Well, it’s hard to get any kickier than the psychedelic and very funny cover of The Monster Returns, but I do have more ….
This was a tremendously good week to be a fan of children’s literature. Here’s why:
1) The ALA Youth Media Awards were announced Monday. (Robin Smith over at the Horn Book composed a great write-up on what it’s like to be in the room when awards are announced, something I’ve yet to experience, though I know what it’s like to be jumping up and down like a fool in front of your own desk while watching the live webcast.)
JAAAAACCCCKKKKK! (Gantos, pictured below, got the Newbery!) Yes, I changed into my “Jack for Ambassador” shirt later that morning. I was also happy with the Caldecott winner and Honor awards. So many folks who got recognition on Monday have visited this year, and I was happy to hear their names called, seeing as how those folks who visited were a) talented and b) ever-so friendly, each and every one of them. Off the top of my head, I’m thinking John Rocco (Caldecott Honor), who visited in May; Rafael López (Pura Belpré Illustrator Honor), who visited in November; Lane Smith (Caldecott Honor), who shared early sketches from Grandpa Green in September; Melissa Sweet (Robert F. Sibert Informational Book Award), who shared early sketches from Balloons Over Broadway on Thanksgiving Day; and Jon Klassen (Theodor Seuss Geisel Honor), who visited in August.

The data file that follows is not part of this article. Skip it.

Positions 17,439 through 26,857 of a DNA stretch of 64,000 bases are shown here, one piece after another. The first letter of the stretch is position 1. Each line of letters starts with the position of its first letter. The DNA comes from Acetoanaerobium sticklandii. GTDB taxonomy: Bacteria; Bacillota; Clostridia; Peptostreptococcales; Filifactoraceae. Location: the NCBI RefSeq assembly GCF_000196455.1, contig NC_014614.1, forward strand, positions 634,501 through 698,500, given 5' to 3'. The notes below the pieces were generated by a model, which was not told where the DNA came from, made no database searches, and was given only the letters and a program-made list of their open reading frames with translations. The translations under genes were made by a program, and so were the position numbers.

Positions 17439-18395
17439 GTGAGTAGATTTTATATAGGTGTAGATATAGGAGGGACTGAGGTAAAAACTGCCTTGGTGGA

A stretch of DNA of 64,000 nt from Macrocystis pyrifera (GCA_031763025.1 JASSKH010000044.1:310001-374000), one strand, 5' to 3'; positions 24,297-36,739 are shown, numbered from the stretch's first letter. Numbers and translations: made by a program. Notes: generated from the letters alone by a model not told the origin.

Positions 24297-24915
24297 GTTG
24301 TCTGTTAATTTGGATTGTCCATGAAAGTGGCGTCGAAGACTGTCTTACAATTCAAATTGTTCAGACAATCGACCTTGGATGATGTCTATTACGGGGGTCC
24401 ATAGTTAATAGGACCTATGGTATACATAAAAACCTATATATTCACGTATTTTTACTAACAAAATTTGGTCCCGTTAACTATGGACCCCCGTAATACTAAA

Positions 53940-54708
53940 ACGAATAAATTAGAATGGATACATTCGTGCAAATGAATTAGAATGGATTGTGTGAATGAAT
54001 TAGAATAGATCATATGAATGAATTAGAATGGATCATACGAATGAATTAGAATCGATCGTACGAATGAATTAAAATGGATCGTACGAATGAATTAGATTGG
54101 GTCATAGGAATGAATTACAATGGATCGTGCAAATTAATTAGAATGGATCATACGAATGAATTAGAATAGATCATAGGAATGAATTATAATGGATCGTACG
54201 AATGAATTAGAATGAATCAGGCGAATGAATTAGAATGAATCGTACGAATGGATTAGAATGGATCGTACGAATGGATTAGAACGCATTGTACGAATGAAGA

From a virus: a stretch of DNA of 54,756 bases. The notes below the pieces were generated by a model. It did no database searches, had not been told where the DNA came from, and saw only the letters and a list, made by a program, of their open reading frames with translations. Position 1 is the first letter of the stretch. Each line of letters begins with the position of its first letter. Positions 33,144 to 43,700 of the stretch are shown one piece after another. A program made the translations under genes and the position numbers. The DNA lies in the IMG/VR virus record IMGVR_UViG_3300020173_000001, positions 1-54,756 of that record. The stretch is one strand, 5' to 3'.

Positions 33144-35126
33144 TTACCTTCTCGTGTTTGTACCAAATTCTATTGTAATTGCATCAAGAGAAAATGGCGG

It was such a good day to be a fan of children’s lit. That day for me is like the Oscars and the Tonys and the Emmys and the Superbowl all rolled into one (if I actually watched the Superbowl, which I don’t, ’cause haven’t I gone over how you won’t want me in the same room when I’m rooting for a team? I get obnoxious and too excited, and so I just avoid it altogether) … My throat was hurting from screaming, post-awards — mostly ’cause Jack won the Newbery. (And look! He visited in July. Remember what he said there about reading slowly? Ah, so smart, that man.)